A longtime aide for Secretary of State John Kerry is urging senators to oppose a new Iran sanctions measure because it would level tough penalties on Tehran should it carry out a terror attack against Americans anywhere in the world.
One of the requirements of a new bipartisan Iran sanctions bill in the Senate is that President Barack Obama certify "Iran has not directly, or through a proxy, supported, financed, planned, or otherwise carried out an act of terrorism against the United States or United States persons or property anywhere in the world" during nuclear negotiations with the West.
If Iran—one of the top global sponsors of terrorism—is caught committing an extremist act, the bill would require new sanctions to immediately take effect.
The anti-terror requirement is now causing outrage among pro-Iran advocacy groups who oppose new sanctions.
Edward Levine, a Kerry confidant who formerly worked on the Senate Select Committee on Intelligence and the Senate Foreign Relations Committee, lambasted the anti-terror mandate in a recent analysis for the Center for Arms Control and Non-Proliferation.
Requiring Iran to cease its terror activities against the United States could harm the negotiations over its contested nuclear program, according to Levine.
"This language would mean that if, say, Hezbollah were to explode a bomb outside a U.S. firm’s office in Beirut, the sanctions would go into effect (because Iran gives financial and other support to Hezbollah) even if Iran’s nuclear activities and negotiations were completely in good faith," Levine wrote in his analysis. "So, once again, the goalposts are being moved."
Levine goes on to say that because the bill does not set a specific time period on Iran’s terror activities, "Iran’s past support of terrorism might make it impossible for the president ever to make this certification."
One Capitol Hill source who knew Levine during his time working on the Senate Foreign Relations Committee said it is plausible that he was enlisted to help with the administration’s campaign to derail the sanctions bill.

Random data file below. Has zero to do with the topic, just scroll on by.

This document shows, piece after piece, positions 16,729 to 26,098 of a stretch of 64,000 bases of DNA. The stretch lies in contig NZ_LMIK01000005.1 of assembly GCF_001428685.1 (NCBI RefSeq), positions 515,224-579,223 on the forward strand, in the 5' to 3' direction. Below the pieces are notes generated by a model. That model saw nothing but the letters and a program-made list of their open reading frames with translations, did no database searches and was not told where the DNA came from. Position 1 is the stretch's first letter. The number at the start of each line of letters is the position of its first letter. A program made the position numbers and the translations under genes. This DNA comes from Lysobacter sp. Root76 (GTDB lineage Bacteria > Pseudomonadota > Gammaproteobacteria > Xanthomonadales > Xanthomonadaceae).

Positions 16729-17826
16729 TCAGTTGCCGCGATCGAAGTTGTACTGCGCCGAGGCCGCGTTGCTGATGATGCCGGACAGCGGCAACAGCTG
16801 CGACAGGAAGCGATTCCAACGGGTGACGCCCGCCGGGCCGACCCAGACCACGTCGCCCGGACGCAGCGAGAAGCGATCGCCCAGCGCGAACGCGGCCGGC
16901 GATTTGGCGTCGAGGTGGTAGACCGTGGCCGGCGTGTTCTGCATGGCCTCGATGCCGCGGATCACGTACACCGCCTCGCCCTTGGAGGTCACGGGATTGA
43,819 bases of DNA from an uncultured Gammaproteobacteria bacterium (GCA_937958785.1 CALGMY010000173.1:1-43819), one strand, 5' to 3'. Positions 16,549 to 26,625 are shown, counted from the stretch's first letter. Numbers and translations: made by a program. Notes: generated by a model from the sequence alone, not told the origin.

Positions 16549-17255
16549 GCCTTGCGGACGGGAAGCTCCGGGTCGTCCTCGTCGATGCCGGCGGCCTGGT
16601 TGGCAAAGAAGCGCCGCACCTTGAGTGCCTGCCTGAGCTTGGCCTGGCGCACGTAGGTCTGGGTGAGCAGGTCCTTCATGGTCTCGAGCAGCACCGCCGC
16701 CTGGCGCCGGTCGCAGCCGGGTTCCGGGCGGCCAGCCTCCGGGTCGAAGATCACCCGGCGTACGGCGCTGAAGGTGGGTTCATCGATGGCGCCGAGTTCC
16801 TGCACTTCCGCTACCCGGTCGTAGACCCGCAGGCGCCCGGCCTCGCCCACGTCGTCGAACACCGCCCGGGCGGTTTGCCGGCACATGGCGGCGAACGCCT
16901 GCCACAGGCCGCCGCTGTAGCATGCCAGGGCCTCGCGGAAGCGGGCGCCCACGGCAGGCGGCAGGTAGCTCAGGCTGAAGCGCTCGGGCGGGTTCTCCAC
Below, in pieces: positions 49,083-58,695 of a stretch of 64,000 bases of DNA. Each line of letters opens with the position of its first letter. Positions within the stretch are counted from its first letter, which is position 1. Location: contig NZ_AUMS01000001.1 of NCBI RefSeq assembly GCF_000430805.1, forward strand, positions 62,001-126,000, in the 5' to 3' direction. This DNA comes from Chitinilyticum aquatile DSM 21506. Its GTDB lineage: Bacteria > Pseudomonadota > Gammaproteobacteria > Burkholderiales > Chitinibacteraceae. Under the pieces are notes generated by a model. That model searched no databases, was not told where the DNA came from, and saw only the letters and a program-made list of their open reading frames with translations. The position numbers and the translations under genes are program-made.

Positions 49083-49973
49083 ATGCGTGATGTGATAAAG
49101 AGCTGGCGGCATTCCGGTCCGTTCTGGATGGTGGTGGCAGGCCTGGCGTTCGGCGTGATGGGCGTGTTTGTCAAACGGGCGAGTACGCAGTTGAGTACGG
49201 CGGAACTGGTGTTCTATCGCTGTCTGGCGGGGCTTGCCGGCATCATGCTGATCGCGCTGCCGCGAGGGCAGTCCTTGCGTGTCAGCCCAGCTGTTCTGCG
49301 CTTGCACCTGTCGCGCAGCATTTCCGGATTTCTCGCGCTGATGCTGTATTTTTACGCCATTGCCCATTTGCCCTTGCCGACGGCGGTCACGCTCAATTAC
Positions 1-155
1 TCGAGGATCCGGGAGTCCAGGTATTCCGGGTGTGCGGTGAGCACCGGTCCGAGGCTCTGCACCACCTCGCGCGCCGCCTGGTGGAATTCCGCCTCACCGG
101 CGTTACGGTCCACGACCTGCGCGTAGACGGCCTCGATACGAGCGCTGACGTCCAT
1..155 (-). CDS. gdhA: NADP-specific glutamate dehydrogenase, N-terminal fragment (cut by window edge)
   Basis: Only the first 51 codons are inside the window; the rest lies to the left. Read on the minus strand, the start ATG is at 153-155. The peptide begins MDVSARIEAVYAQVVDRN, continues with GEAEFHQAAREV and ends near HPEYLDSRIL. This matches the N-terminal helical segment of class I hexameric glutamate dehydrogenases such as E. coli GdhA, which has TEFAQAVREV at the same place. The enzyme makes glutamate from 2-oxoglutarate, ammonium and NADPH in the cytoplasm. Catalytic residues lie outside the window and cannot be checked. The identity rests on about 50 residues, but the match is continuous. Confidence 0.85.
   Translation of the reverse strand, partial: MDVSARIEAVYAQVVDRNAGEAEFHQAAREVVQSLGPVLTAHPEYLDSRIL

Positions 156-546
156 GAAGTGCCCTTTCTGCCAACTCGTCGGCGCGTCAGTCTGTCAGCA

It was "likely a personal favor called in to help with the opposition," said the source, noting Kerry’s relationship with Levine.
Senate insiders working on the sanctions bill expressed shock that its opponents are quibbling with congressional efforts to prohibit Iran from attacking America.
"This just shows the radical nature of the opposition to the bipartisan Iran bill in the Senate," said one senior Senate aide. "To say that prohibiting terrorist attacks against America is moving the goalposts on Iran—wow, I'm just speechless."
A State Department spokeswoman did not respond to a Washington Free Beacon request for comment on Levine’s analysis.
The Center for Arms Control and Non-Proliferation, which published Levine’s analysis, has received funding from the Ploughshares Fund, a liberal advocacy group that funds a network of organizations pushing to roll back sanctions on Iran.
As Congress fights to maintain pressure on Iran’s economy, the White House is poised to roll back sanctions under a recently inked nuclear deal with Tehran.
Iran will receive up to $7 billion in sanctions relief, including access to $4.2 billion that is currently restricted when the deal goes into effect on Jan. 20.
Additionally, Iran will see the reversal of sanctions on its petrochemical and auto imports as well as its gold and precious metals industry.
Tehran will also be able to license spare parts for its civil aviation and gain access to financial lifelines for humanitarian services, including medical services and tuition payments for Iranians studying abroad.